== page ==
# Zulip Chat Archive

## Stream: new members

### Topic: defining wff

#### Patrick Thomas (Aug 03 2019 at 00:11):

I was wondering if the following definition can be formalized in Lean, and if so, how. I am thinking that a propositional variable might be defined as a natural number, but I am not sure how to introduce the connectives.

DEFINITION. The set of wffs is the intersection of all sets S of formulas such

that:

(i) p ∈ S for each propositional variable p.

(ii) For each formula A, if A ∈ S, then ~A ∈ S.

(iii) For all formulas A and B, if A ∈ S and B ∈ S, then [A ∨ B] ∈ S.

A wff is a member of the set of wffs.

I would like to use this definition in a formal proof of the following exercise:

Using the definition of the set of wffs, show that:

(a) Every formula consisting of a propositional variable standing alone is

a wff.

(b) If A is a wff, then ~A is a wff.

(c) If A and B are wffs, then [A ∨ B] is a wff.

#### Mario Carneiro (Aug 03 2019 at 00:27):

While it is possible to define wffs in this set-theoretic way, the much easier approach is to use an inductive type - this is what they are designed for. With that the theorem is trivial, as it is just the constructors of the inductive type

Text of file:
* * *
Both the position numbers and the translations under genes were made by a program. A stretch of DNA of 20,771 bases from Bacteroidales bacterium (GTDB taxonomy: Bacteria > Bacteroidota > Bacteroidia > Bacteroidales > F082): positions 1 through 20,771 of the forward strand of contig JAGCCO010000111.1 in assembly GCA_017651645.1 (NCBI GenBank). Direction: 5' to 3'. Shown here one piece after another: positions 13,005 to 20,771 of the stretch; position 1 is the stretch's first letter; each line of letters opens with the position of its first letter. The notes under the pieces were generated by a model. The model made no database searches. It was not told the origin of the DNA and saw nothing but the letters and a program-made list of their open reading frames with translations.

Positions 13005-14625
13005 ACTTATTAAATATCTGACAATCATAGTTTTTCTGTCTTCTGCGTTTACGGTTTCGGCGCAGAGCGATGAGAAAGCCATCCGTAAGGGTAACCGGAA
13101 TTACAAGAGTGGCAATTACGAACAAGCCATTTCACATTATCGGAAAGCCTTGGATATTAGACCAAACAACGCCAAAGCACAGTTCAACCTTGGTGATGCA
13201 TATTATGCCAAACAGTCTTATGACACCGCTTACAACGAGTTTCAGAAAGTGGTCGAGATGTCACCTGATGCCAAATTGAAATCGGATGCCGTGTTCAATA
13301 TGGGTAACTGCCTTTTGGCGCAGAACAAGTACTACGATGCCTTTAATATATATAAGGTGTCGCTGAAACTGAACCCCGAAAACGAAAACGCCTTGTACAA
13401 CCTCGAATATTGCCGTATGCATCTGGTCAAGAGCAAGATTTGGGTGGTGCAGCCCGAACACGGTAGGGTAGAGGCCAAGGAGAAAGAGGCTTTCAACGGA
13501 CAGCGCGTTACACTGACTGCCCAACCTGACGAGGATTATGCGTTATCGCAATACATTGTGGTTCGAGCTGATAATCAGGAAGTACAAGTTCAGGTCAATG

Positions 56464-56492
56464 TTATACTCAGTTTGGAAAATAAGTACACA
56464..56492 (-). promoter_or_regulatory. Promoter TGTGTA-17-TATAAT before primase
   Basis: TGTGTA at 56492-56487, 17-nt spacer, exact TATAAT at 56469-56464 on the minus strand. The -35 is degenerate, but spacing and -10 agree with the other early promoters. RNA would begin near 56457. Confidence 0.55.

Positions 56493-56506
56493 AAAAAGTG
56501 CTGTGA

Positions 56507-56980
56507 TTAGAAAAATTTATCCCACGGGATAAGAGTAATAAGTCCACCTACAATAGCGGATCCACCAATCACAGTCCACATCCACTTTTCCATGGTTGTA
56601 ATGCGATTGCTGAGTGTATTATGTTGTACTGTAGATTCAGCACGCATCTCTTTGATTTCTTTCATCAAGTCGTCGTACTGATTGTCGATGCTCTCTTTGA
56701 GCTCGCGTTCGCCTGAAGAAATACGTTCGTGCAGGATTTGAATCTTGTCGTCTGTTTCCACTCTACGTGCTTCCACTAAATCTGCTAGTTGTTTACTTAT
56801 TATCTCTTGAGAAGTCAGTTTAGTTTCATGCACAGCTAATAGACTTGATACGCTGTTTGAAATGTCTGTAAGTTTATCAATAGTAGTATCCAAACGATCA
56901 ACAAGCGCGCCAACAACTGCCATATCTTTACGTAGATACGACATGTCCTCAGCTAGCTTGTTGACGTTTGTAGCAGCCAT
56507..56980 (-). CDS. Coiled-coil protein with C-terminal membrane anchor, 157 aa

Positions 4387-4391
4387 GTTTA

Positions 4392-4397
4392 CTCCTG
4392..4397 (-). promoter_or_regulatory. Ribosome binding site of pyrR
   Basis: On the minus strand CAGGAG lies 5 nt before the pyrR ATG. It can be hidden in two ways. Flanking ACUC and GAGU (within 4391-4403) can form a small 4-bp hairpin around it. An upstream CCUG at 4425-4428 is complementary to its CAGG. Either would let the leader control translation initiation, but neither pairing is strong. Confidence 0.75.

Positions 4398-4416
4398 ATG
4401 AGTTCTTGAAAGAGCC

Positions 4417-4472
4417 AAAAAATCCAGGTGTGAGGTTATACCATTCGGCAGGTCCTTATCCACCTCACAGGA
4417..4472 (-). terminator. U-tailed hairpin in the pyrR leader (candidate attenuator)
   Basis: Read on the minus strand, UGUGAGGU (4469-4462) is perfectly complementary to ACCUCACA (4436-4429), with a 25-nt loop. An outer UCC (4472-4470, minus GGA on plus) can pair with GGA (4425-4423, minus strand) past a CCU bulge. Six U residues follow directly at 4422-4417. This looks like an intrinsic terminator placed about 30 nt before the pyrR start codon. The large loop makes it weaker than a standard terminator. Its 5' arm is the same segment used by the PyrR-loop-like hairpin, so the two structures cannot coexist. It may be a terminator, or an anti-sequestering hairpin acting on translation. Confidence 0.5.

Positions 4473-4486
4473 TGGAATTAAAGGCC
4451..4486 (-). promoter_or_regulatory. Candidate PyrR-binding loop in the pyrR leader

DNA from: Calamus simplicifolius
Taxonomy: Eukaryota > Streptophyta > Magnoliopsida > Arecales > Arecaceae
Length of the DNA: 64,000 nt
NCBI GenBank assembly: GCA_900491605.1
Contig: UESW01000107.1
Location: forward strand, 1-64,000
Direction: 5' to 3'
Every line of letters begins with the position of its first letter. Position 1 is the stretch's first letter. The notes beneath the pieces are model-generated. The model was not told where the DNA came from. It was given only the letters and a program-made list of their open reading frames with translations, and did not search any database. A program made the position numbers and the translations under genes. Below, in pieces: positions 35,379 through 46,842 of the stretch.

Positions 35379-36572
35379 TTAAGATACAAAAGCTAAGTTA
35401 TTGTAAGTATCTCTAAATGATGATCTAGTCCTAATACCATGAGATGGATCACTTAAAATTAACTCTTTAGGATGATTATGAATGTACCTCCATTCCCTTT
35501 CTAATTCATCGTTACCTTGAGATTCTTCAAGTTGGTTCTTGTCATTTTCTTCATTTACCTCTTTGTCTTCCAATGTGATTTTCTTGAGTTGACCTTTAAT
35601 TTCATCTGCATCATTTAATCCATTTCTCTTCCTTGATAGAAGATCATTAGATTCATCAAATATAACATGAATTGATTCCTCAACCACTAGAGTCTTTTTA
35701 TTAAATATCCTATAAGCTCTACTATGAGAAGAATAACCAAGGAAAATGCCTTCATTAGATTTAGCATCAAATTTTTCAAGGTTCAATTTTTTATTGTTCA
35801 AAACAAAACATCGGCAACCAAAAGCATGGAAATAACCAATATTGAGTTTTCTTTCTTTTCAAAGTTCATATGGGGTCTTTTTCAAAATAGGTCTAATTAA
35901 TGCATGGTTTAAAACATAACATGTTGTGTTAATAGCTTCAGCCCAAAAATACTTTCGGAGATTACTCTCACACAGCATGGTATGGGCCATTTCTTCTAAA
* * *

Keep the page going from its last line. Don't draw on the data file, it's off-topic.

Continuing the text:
#### Floris van Doorn (Aug 03 2019 at 00:31):

Here is an example of using inductive types for this:

-- α is the type of propositional variables inductive wff (α : Type) : Type | var : α → wff | neg : wff → wff | or : wff → wff → wff local prefix `#` := wff.var local prefix `~` := wff.neg local infix ` ∨ ` := wff.or example {α} (p q : α) : wff α := #p ∨ ~ #q

#### Patrick Thomas (Aug 03 2019 at 00:40):

Thank you. I would still be interested in seeing how it might be done in the set-theoretic way, if you have a chance.

#### Floris van Doorn (Aug 03 2019 at 00:49):

In that case, I would define a character as a propositional variable or one of the 4 special characters (`~ [ ] ∨`

) and then define `S`

to be a set on the type of list of characters (`S`

is the intersection of all sets satisfying ...)

#### Patrick Thomas (Aug 03 2019 at 00:58):

I'm sorry, I'm not sure I understand.

#### Andrew Ashworth (Aug 03 2019 at 01:16):

It's a much more raw interpretation. Your formulas are sequences of `[ ] ~ \/ 1 2 3 4 5 6 7 8 9`

. Step 1 is to turn a sequence of digits into a var. Step 2 is to come up with a prop describing 1, 2, 3 in terms of this raw list of characters.

#### Floris van Doorn (Aug 03 2019 at 01:17):

import data.set.lattice noncomputable theory open sum -- Var is the type of propositional variables constant Var : Type def character := Var ⊕ fin 4 def lbracket : character := inr 0 def rbracket : character := inr 1 def neg : character := inr 2 def disj : character := inr 3 local notation `⟦` := lbracket local notation `⟧` := rbracket local notation `~` := neg local notation `∨` := disj def wff : set (list character) := ⋂₀ { S | (∀(p : Var), [inl p] ∈ S) ∧ (∀(A ∈ S), [ ~ ] ++ A ∈ S) ∧ ∀(A B ∈ S), [ ⟦ ] ++ A ++ [ ∨ ] ++ B ++ [ ⟧ ] ∈ S }

#### Patrick Thomas (Aug 03 2019 at 01:24):

It might take me a bit to go through this, but thank you!

Last updated: May 14 2021 at 02:15 UTC